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 Table of Contents  
CORRESPONDENCE
Year : 2016  |  Volume : 129  |  Issue : 14  |  Page : 1759-1760

A Case Report of Inversa Acne and Evaluation for Mutations in the NCSTN, PSENEN, and PSEN1 Genes


1 Department of Dermatology, The Third Affiliated Hospital of Anhui Medical University, The First People's Hospital of Hefei, Hefei, Anhui 230061, China
2 Department of Emergency Medicine, The Third Affiliated Hospital of Anhui Medical University, The First People's Hospital of Hefei, Hefei, Anhui 230061, China

Date of Submission01-Jan-2016
Date of Web Publication11-Jul-2016

Correspondence Address:
Dr. Bi-Rong Guo
Department of Dermatology, The Third Affiliated Hospital of Anhui Medical University, The First People's Hospital of Hefei, Hefei, Anhui 230061
China
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Source of Support: None, Conflict of Interest: None


DOI: 10.4103/0366-6999.185853

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How to cite this article:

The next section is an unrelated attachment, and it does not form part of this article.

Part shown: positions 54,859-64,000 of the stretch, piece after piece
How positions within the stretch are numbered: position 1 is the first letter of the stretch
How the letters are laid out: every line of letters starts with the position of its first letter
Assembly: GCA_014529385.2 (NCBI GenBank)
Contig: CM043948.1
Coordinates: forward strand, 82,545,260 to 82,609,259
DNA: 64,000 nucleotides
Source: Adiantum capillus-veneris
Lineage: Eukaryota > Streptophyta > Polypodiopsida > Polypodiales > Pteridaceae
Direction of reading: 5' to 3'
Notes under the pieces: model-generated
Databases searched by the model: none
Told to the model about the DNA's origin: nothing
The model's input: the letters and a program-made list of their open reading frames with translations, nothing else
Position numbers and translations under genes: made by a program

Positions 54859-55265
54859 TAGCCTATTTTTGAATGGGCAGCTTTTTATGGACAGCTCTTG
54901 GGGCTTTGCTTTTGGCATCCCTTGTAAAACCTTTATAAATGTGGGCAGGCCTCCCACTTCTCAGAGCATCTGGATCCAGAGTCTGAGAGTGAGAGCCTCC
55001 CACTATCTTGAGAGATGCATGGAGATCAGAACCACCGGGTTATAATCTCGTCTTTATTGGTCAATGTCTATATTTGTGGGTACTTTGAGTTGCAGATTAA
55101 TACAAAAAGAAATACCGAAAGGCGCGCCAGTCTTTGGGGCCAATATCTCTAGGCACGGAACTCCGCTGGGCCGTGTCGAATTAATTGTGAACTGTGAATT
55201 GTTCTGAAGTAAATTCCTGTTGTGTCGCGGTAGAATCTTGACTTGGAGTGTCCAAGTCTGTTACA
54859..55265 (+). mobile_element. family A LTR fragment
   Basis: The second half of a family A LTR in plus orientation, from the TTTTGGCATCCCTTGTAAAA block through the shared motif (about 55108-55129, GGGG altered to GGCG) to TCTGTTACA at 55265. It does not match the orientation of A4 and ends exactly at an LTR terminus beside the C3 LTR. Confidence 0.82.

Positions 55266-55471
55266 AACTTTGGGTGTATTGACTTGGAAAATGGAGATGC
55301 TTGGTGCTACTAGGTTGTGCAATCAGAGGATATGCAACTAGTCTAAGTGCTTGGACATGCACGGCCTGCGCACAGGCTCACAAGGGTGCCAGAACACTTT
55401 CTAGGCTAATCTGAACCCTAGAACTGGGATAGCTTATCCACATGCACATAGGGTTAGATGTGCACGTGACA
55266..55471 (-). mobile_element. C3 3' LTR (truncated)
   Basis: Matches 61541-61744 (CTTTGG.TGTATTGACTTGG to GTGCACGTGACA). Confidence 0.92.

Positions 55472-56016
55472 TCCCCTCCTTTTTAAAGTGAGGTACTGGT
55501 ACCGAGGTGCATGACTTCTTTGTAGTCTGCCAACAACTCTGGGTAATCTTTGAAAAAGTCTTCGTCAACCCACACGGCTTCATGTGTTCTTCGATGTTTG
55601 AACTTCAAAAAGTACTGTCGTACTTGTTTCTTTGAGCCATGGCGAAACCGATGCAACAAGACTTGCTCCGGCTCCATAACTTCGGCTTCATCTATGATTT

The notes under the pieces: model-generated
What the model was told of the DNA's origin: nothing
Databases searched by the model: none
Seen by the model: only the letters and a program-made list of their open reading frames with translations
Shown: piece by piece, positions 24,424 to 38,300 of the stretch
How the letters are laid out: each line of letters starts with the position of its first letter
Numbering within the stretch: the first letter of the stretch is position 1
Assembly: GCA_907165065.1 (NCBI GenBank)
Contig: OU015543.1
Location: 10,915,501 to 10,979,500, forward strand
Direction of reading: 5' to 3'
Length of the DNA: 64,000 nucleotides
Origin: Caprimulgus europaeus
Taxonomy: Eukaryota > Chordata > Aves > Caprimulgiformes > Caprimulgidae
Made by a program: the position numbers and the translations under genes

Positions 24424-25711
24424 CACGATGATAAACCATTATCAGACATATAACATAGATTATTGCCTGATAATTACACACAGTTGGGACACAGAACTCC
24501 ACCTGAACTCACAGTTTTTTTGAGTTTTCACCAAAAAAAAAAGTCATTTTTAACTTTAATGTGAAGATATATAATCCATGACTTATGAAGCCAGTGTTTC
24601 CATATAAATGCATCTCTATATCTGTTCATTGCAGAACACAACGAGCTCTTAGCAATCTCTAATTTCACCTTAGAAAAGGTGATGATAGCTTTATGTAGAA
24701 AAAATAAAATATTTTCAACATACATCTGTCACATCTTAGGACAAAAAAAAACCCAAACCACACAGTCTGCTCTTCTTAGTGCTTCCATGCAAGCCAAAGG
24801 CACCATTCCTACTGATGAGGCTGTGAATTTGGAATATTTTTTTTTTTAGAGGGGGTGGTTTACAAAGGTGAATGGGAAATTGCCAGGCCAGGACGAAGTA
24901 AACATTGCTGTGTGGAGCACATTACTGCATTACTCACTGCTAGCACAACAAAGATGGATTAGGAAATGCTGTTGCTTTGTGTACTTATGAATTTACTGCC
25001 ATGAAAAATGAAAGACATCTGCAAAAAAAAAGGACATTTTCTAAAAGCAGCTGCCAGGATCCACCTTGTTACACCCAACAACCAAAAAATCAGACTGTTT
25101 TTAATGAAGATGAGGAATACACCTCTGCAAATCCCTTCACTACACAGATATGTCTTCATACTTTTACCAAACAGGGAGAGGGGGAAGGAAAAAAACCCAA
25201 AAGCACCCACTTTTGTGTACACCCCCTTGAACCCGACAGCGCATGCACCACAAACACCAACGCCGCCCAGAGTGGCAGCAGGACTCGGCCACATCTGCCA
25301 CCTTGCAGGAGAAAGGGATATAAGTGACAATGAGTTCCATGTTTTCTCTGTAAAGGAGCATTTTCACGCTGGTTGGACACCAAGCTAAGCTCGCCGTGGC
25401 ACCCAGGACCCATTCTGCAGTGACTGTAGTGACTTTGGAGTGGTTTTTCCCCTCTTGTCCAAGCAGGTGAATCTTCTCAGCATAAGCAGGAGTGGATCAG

Guo BR, Li CS, Zhu QM, Xu K, Pan W, Jiang P. A Case Report of Inversa Acne and Evaluation for Mutations in the NCSTN, PSENEN, and PSEN1 Genes. Chin Med J 2016;129:1759-60

How to cite this URL:
Guo BR, Li CS, Zhu QM, Xu K, Pan W, Jiang P. A Case Report of Inversa Acne and Evaluation for Mutations in the NCSTN, PSENEN, and PSEN1 Genes. Chin Med J [serial online] 2016 [cited 2018 May 20];129:1759-60. Available from: http://www.cmj.org/text.asp?2016/129/14/1759/185853

To the Editor: Acne inversa (AI; OMIM: 142690) is a painful chronic follicular disease, characterized by recurrent draining sinuses and abscesses with subsequent scarring and chronic seepage, predominantly in skin folds that carry terminal hairs and apocrine glands. It mainly affects the scalp, neck, the axillae, perineum, and inframammary regions. AI significantly affects patients' quality of life because of the chronic and recurrent nature of symptoms as well as the lack of satisfying treatment options.